ROME, May 17, 2004 ( – In 1990, in Vancouver, a pro-life woman bought a house next to the local abortion mill and named it Gianna House. There she protested the killing going on next door and reached out to mothers in need. Cecelia von Dehn named her ministry to mothers after Gianna Beretta Molla, an Italian laywoman, a doctor and mother who sacrificed her own life to save that of her unborn child. This Sunday, Pope John Paul II canonized Gianna along with five other people.

Gianna Molla was already the mother of three children. While she was pregnant with a fourth, a daughter, doctors discovered a large ovarian cyst and recommended abortion in order to save her life, which she categorically refused. A week after the baby girl was born, on April 28, 1962, Gianna died of ovarian cancer.

This past Sunday Gianna’s husband, now 91, and all four of her children, attended the canonization Mass in Rome. The daughter for whom she gave her life, Gianna Emanuela, is a doctor specializing in geriatric medicine.  Gianna Molla has become an icon for the pro-life movement and as such she and the decision to canonize her have come under attack in the media. A story suggests the Roman Catholic Church values the life of unborn children more than the well being of women and quoted well-known abortion and anti-Catholic activist, Joanna Manning, “What this is saying to women that you must carry a child through at any cost. And you will be supremely rewarded if you die by giving birth.” The Globe and Mail ran an editorial on May 12, with the subtitle using one of the common euphemisms for abortion, calling St. Gianna a “mother who died rather than end her pregnancy.”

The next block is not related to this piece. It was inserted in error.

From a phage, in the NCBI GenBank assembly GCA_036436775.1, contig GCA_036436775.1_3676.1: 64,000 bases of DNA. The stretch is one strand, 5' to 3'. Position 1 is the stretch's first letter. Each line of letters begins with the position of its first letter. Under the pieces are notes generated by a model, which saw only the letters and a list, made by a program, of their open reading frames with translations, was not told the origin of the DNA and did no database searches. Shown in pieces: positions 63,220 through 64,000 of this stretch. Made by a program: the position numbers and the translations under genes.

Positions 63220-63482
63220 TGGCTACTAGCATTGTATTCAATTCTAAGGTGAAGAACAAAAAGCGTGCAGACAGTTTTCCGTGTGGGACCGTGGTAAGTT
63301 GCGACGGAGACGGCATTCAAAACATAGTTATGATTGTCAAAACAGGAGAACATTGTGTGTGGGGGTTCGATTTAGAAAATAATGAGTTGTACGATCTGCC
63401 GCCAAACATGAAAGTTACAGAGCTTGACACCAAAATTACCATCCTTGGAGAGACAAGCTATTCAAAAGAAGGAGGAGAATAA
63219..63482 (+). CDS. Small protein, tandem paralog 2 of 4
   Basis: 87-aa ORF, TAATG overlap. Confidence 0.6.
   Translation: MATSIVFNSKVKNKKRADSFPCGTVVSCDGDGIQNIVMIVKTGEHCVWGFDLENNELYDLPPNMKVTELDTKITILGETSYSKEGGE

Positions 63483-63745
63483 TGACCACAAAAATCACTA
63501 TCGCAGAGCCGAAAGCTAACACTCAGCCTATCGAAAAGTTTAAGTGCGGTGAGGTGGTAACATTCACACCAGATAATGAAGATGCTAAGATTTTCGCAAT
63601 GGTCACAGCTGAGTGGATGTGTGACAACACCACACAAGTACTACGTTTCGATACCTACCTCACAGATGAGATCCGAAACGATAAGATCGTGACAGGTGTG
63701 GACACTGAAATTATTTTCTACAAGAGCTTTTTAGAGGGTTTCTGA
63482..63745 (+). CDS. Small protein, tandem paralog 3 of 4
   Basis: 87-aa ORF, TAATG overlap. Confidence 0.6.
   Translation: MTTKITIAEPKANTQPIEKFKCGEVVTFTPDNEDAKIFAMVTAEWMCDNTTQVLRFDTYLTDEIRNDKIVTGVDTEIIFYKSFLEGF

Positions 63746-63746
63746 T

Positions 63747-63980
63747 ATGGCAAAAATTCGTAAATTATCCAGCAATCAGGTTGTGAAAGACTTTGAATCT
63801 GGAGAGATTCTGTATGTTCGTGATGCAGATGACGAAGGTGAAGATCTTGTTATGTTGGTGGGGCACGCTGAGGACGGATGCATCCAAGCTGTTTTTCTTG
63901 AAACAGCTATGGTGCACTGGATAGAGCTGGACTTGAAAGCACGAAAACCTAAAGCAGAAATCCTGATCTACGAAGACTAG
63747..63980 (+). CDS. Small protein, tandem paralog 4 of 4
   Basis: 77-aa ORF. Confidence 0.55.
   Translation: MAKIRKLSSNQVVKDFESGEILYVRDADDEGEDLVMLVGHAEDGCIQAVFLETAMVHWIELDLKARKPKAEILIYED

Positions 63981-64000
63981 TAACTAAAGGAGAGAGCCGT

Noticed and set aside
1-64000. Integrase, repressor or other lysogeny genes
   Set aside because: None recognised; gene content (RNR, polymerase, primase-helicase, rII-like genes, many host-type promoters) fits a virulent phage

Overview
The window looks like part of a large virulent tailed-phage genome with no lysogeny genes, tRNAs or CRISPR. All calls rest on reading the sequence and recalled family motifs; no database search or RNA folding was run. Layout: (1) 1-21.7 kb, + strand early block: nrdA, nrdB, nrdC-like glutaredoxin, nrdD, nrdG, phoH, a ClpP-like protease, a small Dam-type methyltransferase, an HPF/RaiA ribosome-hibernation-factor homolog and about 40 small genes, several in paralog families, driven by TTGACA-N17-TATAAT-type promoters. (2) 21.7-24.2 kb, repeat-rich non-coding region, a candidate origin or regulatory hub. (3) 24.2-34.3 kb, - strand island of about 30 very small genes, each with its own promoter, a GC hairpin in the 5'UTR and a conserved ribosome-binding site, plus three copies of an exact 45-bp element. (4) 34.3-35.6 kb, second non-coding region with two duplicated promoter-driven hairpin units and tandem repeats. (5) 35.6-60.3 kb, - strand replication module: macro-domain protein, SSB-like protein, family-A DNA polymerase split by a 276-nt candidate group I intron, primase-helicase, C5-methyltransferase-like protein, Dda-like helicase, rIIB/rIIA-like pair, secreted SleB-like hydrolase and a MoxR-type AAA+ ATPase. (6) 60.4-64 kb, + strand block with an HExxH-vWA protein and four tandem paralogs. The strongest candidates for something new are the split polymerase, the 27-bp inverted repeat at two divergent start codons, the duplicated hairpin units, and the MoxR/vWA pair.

However, Fr. Thomas Rosica, who met the Molla family, said in a Globe editorial said there was more to the story than “anti-abortion,” and denied that the canonization was merely a political ploy for Catholic opposition to abortion. He said, “The church doesn’t beatify or canonize people and use them as arrows or weapons to attack others for error and sin.” He also emphasized that Dr. Molla would have been a candidate for sainthood even if she didn’t die after refusing to submit to an abortion   St. Gianna he said is a true model for the modern world in her love for her family and in her faith. Fr. Rosica writes, “many in the medical profession have little concern for the dignity and sacredness of every human life; when suffering is seen as a nuisance without any redemptive meaning; when goodness, joy, simplicity and beauty are suspect; Gianna Beretta Molla shows this world, gripped by a culture of death, an alternative gospel way of compelling beauty.”  St. Gianna is the first lay woman canonized who was a wife and mother and whose husband was still alive at the time of her death. Many married women have been canonized but they were all widows. Jose, Cardinal Saraiva Martins, prefect of the Vatican Congregation for the Causes of Saints, said of her, “She lived her marriage and maternity with joy, generosity and absolute fidelity to her mission,”  Father Rosica’s Salt and Light TV has made a biographical documentary of St. Gianna.  Globe and Mail editorials:


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